Newly discovered stone tools push the dawn of Greek archeology back a quarter of a million years


The find announced on Thursday is the oldest archaeological site in the antiquities-rich country.

Deep in an open pit coal mine in southern Greece, researchers have discovered the oldest archaeological site in the antiquities-rich country, dating back 700,000 years and associated with the hominid ancestors of modern humans.

The find announced on Thursday would push the dawn of Greek archeology back a quarter of a million years, although older hominin sites have been discovered elsewhere in Europe. The oldest, in Spain, dates back more than a million years.

The Greek site was one of five surveyed in the Megalopolis area during a five-year project involving an international team of experts, the culture ministry said in a statement.

It was found to contain crude stone tools from the Lower Paleolithic period — about 3.3 million to 300,000 years ago — and the remains of an extinct species of giant deer, elephant, hippopotamus, rhinoceros and a macaque monkey.

The project was directed by Panagiotis Karkanas of the American School of Classical Studies in Athens, Eleni Panagopoulou from the Greek Ministry of Culture and Katerina Harvati, professor of Paleoanthropology at the University of Tübingen in Germany.

The artifacts are “simple tools, such as sharp stone flakes, belonging to the Lower Paleolithic stone tool industry,” the co-directors said in comments emailed to The Associated Press.

They said it was possible the objects were produced by Homo antecessor, the hominid species that dates back to that period in other parts of Europe. Homo Antecessor is thought to have been the last common ancestor of modern humans and their extinct Neanderthal cousins, who split about 800,000 years ago.

“However, we won’t know for sure until fossil remains of anthropomorphs are recovered,” project managers said. “(The site) is the oldest currently known human presence in Greece and overturns the known archaeological record in the country by up to 250,000 years.”

The tools, which were likely used for butchering animals and processing wood or other plant matter, were made about 700,000 years ago, although the researchers said they await further analyzes to refine the dating.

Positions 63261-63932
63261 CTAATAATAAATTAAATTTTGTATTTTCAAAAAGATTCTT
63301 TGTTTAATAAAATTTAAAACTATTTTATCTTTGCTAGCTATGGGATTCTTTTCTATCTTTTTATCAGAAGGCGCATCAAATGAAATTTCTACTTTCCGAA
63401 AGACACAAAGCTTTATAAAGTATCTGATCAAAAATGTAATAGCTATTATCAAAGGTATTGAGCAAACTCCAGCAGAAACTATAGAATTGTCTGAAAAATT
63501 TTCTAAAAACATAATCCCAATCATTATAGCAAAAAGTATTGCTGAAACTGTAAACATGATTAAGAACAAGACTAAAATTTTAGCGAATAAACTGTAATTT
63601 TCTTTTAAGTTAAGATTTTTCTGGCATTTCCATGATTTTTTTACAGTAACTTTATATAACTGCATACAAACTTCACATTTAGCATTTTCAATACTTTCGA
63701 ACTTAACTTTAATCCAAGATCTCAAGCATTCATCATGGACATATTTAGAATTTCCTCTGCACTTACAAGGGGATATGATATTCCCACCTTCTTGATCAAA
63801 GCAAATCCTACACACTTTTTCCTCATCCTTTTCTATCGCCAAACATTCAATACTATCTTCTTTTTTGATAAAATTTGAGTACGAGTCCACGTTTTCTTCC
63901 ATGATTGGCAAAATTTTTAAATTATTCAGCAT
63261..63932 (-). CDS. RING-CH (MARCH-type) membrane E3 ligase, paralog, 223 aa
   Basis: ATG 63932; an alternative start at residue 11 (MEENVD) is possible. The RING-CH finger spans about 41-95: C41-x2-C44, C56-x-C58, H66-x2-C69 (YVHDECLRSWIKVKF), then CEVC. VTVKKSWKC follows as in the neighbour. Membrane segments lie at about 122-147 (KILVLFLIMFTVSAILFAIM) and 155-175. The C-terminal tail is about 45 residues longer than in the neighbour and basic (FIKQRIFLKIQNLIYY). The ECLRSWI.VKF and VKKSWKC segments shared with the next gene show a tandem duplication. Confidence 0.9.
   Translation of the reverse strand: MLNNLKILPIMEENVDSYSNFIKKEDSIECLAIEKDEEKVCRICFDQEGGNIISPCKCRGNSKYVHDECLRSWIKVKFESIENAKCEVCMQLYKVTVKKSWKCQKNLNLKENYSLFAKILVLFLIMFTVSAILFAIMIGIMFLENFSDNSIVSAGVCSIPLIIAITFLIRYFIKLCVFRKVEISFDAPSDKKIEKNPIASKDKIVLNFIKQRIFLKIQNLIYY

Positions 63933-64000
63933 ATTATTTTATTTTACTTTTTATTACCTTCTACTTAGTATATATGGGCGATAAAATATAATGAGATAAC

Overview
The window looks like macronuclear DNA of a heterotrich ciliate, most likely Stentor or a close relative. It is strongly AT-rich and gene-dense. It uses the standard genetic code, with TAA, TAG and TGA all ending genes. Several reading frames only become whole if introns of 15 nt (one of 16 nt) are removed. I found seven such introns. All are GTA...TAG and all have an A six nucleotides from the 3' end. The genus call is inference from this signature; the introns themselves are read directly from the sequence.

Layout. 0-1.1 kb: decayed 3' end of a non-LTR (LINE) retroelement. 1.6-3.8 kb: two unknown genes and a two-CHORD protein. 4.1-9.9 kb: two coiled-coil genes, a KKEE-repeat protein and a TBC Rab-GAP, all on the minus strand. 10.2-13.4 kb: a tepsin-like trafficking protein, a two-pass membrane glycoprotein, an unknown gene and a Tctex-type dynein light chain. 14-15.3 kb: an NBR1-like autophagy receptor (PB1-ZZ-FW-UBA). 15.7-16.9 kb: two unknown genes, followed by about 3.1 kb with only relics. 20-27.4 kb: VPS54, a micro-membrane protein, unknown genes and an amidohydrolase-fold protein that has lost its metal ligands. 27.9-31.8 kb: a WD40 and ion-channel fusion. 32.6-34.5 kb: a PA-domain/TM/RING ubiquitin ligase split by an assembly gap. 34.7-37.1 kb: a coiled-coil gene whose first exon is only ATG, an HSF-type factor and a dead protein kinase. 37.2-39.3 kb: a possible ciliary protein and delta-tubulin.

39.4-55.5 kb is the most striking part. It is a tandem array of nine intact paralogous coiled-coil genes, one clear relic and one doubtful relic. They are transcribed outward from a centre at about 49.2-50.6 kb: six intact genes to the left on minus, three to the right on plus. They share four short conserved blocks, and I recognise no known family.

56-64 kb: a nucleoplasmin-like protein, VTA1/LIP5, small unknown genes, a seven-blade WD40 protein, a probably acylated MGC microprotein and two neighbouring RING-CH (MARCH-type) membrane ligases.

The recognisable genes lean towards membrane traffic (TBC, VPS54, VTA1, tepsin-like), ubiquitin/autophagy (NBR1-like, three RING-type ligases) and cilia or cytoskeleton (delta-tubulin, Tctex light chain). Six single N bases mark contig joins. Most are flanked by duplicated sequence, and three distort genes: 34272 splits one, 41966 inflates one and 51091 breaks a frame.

“We are very excited to report this finding, which demonstrates the great importance of our region for understanding human migration to Europe and for human evolution in general,” said the three co-directors.

Archaeologist Nikos Efstratiou, a professor of prehistoric archeology at the University of Thessaloniki, who was not involved in the project, said the discovery was “very important” in its own right, not just because it represented the country’s oldest known site.

“There is an archaeological context in which tools and animal remains have been found,” Efstratiou said. “It’s an important and very early site … that allows us to go far back, and in a valid way, to the age of the first tools in Greece.”

Another of the sites investigated in the Megalopolis region of the southern Peloponnese peninsula – home to the extremely later sites of Mycenae, Olympia and Pylos – contained the earliest Middle Palaeolithic remains found in Greece, dating to around 280,000 years ago. years.

“(It is) one of the earliest sites in Europe to have tools characteristic of the so-called Middle Paleolithic tool industry, suggesting that Greece may have played an important role in the development of the (stone) industry in Europe,” the researchers said.

The Megalopolis plain has been mined for decades for coal to power a local power station. During Paleolithic times it contained a shallow lake.

The area has long been known as a source of fossils, and in ancient times huge prehistoric bones excavated there were linked to Greek myths of a long-extinct race of giants who fought the gods of Olympus. Some ancient writers mentioned Megalopolis as the site of a major battle in this supernatural war.


Please enter your comment!
Please enter your name here